The handlebar 25 preferably has hook-shaped left and right ends. This provides the rider increased flexibility in the riding position as the rider changes the gripping position of the handlebar 25.

The steerable ski 20L, 20R is coupled to a front suspension 26. The front suspension 26 allows the steerable ski 20L to move generally vertically in a manner absorbing the shock received by the steerable ski 20L. It should be understood that although not shown in FIGS. 1 and 2, the steerable ski 20R is also coupled to a front suspension that operates in the same manner as the front suspension 26.

The front suspension 26 preferably includes a coil spring (not shown) and a damper unit.

(2) Structure of Frame

The snowmobile 10 includes a front frame 30 and a rear frame 80 (see FIG. 2). The front frame 30 preferably includes a pair of left and right tabular members formed by die casting, for example.

A sub-frame 31 is coupled to the link 23. In other words, the sub-frame 31 and the front frame 30 are separate parts. The sub-frame 31 is fastened to the front frame 30 preferably with bolts (not shown). The sub-frame 31 is fastened to the front frame 30 after an engine 40 is attached to the front frame 30. The engine 40 is also coupled to the sub-frame 31.

The front frame 30 has a cutout 30a shaped so as to avoid interference with the engine 40 in the state where the sub-frame 31 is fastened to the front frame 30. The front frame 30, the engine 40 and others are shielded by a cowl 15.

The rear frame 80 is coupled at the front end 80a to the front frame 30 and extends rearward beyond the rear end of the track belt unit 70.

(3) Engine, Track Belt Unit and Others

The engine 40 preferably is an in-line, three cylinder, four-stroke engine. The engine 40 drives the track belt unit 70.

The track belt unit 70 includes a track belt 71, a front axle 72, a rear axle 73 and a rear suspension unit 74. The track belt 71 is an endless track belt. It is understood that the track belt 71 has a pattern of projecting ribs (not shown) on its surface which are arranged at certain intervals.

The front axle 72 is provided at the front end of the track belt unit 70. The front axle 72 is driven by the engine 40. The specific operating mechanism of the track belt unit 70 will be described below.

The rear axle 73 is provided at the rear end of the track belt unit 70. The track belt 71 is stretched between the front axle 72 and the rear axle 73. On the inside of the track belt 71, there is disposed the rear suspension unit 74.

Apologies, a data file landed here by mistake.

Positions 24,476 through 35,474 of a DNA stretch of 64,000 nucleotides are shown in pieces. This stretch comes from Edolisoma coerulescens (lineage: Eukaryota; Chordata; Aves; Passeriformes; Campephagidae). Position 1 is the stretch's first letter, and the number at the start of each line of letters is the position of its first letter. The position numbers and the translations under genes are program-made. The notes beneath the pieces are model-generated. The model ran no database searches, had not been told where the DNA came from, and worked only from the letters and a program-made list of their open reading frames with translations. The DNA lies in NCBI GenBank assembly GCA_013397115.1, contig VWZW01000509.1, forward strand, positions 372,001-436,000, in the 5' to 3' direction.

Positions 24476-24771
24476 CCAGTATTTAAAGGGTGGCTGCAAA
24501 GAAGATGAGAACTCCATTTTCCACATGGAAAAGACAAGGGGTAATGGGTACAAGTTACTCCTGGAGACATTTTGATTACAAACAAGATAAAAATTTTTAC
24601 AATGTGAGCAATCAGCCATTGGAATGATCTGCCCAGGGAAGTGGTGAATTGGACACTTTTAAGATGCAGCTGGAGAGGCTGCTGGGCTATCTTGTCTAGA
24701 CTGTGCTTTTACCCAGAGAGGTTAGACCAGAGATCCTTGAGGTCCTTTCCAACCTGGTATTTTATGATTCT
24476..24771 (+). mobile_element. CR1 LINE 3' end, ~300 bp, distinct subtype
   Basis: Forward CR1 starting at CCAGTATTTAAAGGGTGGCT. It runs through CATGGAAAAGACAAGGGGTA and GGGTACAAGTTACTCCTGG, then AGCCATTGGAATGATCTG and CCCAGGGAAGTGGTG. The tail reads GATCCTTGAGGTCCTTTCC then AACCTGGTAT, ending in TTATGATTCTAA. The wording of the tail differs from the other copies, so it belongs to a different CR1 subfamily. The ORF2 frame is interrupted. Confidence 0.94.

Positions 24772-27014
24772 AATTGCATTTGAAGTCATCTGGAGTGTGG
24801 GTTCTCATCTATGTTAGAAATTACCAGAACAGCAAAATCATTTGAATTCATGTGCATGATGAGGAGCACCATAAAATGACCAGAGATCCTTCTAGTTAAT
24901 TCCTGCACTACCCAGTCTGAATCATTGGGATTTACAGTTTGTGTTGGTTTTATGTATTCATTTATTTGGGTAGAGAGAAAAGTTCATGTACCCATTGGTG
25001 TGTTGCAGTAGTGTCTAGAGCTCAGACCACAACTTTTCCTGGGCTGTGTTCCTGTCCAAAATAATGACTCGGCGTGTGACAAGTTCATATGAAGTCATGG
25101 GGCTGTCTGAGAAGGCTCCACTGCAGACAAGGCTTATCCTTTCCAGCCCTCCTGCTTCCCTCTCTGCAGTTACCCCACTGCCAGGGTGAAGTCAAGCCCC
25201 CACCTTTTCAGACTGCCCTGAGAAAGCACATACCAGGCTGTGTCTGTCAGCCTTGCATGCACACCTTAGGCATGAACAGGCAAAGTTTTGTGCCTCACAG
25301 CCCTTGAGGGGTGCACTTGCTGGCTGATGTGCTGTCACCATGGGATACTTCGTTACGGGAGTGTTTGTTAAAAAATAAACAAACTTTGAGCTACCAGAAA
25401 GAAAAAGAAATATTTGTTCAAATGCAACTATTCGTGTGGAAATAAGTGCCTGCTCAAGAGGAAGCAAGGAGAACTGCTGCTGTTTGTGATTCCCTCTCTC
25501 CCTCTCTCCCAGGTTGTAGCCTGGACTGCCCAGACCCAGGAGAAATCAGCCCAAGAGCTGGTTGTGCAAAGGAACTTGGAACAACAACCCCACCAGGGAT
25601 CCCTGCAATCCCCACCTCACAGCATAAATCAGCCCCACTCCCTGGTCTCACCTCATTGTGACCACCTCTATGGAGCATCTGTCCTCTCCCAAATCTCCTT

A fuel tank 50 stores therein fuel to be supplied to the engine 40. The fuel tank 50 is disposed above the front frame 30 and the rear frame 80. The fuel tank 50 is shaped so as to rise obliquely upward of the snowmobile 10 from the front frame 30 and the rear frame 80.

Behind the fuel tank 50, a seat 60 to be straddled by the rider is disposed. The front end 60a of the seat 60 covers the rear end 50a of the fuel tank 50.

In a position below the seat 60, there are disposed footrests 65L, 65R on which the rider can rest his/her feet. The footrests 65L, 65R are coupled to the rear frame 80.

A muffler 90 communicates with the engine 40. The muffler 90 serves to reduce the volume of the operating noise from the engine 40 and emit an exhaust gas rearward of the snowmobile 10.

Specific Structure of Front Portion of Snow Vehicle

Description will now be made of the specific structure of a front portion of the snowmobile 10 involving an essential portion of the present invention. FIG. 3 is an enlarged left side elevation of a front portion of the snowmobile 10. As described above, the engine 40 is attached to the front frame 30.

The engine 40 has a cylinder head 41. The engine 40, specifically the cylinder head 41, is inclined rearward of the snowmobile 10. The rear end 41a of the cylinder head 41 is in generally the same position as the handlebar 25 in a longitudinal direction of the snowmobile 10 (F-R direction in the figure).

The engine 40 has a crankshaft 42a. On the crankshaft 42a, a pulley 42 is mounted. In a position closely behind the engine 40, there is disposed a pulley 44 mounted on a pulley shaft 44a. The pulley shaft 44a is rotatably supported by the front frame 30. Between the pulley 42 and the pulley 44, a drive belt 43 is stretched.

As shown in FIG. 2, the pulley shaft 44a extends to the right side of the snowmobile 10. A drive gear (not shown) is rotatably attached to a generally middle portion of the pulley shaft 44a in a vehicle width direction.

The front axle 72 is rotated by the drive gear. That is, the track belt unit 70 is driven by the engine 40. In this preferred embodiment, the front axle 72 defines a drive shaft.

To the front frame 30, an upper frame 33 is coupled. As shown in FIG. 2, the upper frame 33 is arranged to extend along the periphery of the fuel tank 50. The upper frame 33 extends toward the handlebar 25, that is, obliquely upward and forward of the snowmobile 10.

A sub-frame 34 is coupled to the front frame 30 and the upper frame 33. At the upper end of the upper frame 33, there is provided a steering shaft support 35. The steering shaft support 35 rotatably supports the steering shaft 24.

The front frame 30 is also coupled to a front end frame 36 disposed at the front end of the snowmobile 10. At the front end of the snowmobile 10, the front end frame 36 is coupled at the lower end to a lower end frame 37. The lower end frame 37 is coupled at the rear end to the front frame 30.

A coupling portion 23a between the tie rod 22L and the link 23 is supported by the lower end frame 37. In this preferred embodiment, the arm 21 (see FIG. 1), the tie rod 22L (22R) and the link 23 constitute a steering mechanism to which the steerable ski 20L (20R) is attached.

The steering shaft 24 coupled to the link 23 is positioned above the engine 40, specifically the cylinder head 41. The handlebar 25 is positioned in a forward direction of the front axle 72.